"I remember the day I lost my spirit." So begins the story of Gertrude Simmons, who came to be known as, Zitkala-Sa…Red Bird. Born in 1876 on the Yankton Sioux reservation in South Dakota, she left her home at age eight and traveled to a boarding school in Indiana.

When Gertrude arrived at school she traded her soft buckskin and moccasins for stiff dresses and hard shoes that hurt her feet. When she learned that they planned to cut her hair she squeezed into the shadows under a bed. She kicked, screamed and sobbed as they dragged her out, tied her to a chair and sliced off her thick braids. It was clear that assimilation into Anglo society would come at the cost of her native language, traditions and spirituality. Gertrude was caught between two worlds.

 Red Bird Sings is about Gertrude Simmons’ courage and her remarkable journey to become Zitkala-Sa, Native American author, musician and activist. In spite of racist taunts from opponents, as a student she won awards and acclaim in debate and music. After graduation, she penned stories celebrating native stories and myths for the Atlantic Magazine.

 Zitkala-Sa used her celebrity to draw attention to the fight for the rights of her people. As co-founder of the National Council of American Indians, she was a powerful advocate in Washington DC for Native American citizenship and civil rights. When she died she was laid to rest at Arlington National Cemetery.




Gold Medal: Carter G. Woodson Award, National Council for the Social Studies (NCSS) 2012 

Gold Medal: (Multicultural Picturebook):  Moon Beam Award-Independent Publisher, 2012 

Eureka! Honor Book, California Reading Association (CRA) 2012

Reading Lists

Amelia Bloomer Project List American Library Association (ALA)

California Readers Collection
California Readers 2013 California Collections: Elementary and Middle Grade lists

The National Endowment for the Humanities (NEH) Nonfiction Booklist for Young Readers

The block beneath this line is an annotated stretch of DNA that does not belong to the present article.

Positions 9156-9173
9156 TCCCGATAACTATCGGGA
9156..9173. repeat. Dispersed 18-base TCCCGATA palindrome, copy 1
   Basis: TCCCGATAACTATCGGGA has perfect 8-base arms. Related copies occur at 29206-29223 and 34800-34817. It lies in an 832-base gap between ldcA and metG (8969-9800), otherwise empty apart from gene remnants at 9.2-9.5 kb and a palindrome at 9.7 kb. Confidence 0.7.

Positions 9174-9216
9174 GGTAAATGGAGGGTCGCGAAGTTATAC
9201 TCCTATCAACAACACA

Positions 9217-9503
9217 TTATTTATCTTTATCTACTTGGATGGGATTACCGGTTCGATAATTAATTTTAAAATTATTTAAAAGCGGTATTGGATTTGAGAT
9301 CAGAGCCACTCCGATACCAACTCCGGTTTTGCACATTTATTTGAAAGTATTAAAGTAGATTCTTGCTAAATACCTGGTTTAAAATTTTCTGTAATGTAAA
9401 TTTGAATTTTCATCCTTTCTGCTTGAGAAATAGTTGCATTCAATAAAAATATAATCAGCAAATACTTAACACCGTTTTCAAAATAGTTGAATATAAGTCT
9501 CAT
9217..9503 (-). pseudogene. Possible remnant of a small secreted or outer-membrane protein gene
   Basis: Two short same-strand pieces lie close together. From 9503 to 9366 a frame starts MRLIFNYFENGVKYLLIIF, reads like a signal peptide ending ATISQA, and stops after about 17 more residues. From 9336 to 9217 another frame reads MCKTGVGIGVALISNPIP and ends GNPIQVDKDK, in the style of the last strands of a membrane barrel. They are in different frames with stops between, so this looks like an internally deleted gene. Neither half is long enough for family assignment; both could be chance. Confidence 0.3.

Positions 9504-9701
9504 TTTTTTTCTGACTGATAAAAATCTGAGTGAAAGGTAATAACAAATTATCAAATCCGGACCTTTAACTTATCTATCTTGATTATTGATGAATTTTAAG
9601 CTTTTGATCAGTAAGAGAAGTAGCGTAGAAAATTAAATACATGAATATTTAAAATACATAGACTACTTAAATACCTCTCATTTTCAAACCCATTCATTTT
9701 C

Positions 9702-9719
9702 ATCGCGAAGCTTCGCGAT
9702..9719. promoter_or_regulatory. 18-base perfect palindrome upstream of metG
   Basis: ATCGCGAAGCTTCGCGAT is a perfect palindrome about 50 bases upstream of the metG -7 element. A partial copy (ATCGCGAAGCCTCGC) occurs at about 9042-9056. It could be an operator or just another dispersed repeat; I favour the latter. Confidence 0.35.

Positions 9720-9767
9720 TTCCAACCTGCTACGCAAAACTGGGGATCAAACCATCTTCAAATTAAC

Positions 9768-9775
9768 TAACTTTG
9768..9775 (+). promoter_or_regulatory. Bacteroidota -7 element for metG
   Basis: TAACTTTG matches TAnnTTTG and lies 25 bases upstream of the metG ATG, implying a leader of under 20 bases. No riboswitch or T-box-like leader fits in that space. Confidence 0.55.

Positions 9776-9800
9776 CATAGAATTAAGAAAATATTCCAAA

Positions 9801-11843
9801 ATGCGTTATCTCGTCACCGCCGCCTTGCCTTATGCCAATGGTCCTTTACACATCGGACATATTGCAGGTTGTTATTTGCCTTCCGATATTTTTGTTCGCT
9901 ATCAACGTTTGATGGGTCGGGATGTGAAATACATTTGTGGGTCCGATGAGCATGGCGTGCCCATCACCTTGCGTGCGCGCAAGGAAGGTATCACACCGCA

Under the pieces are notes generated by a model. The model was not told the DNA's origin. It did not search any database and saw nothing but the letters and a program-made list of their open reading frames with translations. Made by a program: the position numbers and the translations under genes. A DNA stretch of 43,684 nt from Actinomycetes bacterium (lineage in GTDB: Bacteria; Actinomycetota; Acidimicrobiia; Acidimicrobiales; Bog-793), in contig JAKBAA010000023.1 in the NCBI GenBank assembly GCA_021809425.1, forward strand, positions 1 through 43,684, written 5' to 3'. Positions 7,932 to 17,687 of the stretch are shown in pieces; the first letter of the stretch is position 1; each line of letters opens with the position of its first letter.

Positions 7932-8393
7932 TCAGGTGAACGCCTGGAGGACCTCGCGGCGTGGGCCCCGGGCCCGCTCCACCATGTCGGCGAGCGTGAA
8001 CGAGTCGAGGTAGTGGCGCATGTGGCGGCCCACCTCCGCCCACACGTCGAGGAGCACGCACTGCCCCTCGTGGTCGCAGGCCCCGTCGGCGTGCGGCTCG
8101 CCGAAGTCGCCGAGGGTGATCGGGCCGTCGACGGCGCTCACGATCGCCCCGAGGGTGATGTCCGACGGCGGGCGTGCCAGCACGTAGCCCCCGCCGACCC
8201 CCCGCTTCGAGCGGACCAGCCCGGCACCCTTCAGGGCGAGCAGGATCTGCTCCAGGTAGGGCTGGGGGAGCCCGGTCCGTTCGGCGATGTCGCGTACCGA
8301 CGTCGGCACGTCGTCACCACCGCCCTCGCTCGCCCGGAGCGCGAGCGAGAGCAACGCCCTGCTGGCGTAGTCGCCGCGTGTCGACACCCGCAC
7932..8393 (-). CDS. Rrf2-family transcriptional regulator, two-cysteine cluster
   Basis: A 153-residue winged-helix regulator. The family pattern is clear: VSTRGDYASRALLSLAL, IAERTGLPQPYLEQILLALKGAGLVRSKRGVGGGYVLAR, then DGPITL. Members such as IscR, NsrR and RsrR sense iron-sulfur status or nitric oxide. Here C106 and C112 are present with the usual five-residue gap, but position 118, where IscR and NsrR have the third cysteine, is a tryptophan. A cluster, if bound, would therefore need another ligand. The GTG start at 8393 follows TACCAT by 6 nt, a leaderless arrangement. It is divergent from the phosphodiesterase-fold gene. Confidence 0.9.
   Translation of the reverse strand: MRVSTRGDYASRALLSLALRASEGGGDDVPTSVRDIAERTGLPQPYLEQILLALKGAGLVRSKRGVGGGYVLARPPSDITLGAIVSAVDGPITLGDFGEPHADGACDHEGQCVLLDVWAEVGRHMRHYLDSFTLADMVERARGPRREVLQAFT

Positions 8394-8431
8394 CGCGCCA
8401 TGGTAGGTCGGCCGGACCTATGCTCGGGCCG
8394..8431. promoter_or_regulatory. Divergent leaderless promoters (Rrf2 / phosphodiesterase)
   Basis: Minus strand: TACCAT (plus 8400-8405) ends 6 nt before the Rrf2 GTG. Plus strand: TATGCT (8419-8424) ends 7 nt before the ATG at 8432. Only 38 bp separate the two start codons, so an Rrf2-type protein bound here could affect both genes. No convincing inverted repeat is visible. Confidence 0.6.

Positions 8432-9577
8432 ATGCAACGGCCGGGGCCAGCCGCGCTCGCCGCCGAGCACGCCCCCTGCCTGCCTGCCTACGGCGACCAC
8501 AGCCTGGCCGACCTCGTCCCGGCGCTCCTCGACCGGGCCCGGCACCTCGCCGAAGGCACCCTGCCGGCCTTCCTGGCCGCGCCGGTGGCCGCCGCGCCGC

Grandparents United Reading List

Calendar Girl!
The Mazza Museum of International Art from Picture Books 2015 calendar… December Art of the Month



"Adapted from her writings, this illustrated book tells the courageous story of Zitkala-Sa, also known as Gertrude Simmons Bonnin. Capaldi has illustrated the book throughout with richly colored paintings that capture the essence of the accompanying storyline. Assimilation into the dominant culture is not glossed over but handled in a delicate manner that accentuates the enormous obstacles Bonnin overcame. Bonnin is portrayed as a strong woman who fought not only for Native American rights but also for women's rights. Bonnin's gifts as a speaker, author, and musician helped to persuade people to believe in the power of her message. This title will fill the gap in most libraries of strong, non-stereotypical Native American role models. A bibliography and further readings are included." --Library Media Connection


"This picture-book biography of Zitkala-Ša, a young Sioux girl born in 1876 in South Dakota, adapts and paraphrases some of her own autobiographical writings to trace her life from youth to adulthood. Born Gertrude Simmons, she was sent to an Indian boarding school in Indiana when she was eight, and it was through this education that she discovered a love and talent for music, writing, and public speaking, among other things. Her journey took her ever farther east, from college in Indiana to teaching in Pennsylvania and Massachusetts, to finally fighting for Native American civil rights in Washington, DC, in the early 1920s. Each spread shares moments from her life as she struggled to survive in two very different worlds: the familiar Sioux reservation and the Anglo world that was opened up to her. While the text is modified for clarity for young audiences, it is still lyrical and compelling, drawing readers into the woman's life and work. The accompanying paintings are textured and sometimes layered with maps, pictures, and magazine pages that provide a rich complement to the story, conveying both emotion and depth. This unique format brings Zitkala-Ša's intriguing story to life, and engenders further exploration. Extensive back matter includes suggested readings, useful websites, and a bit more detail about Zitkala-Ša."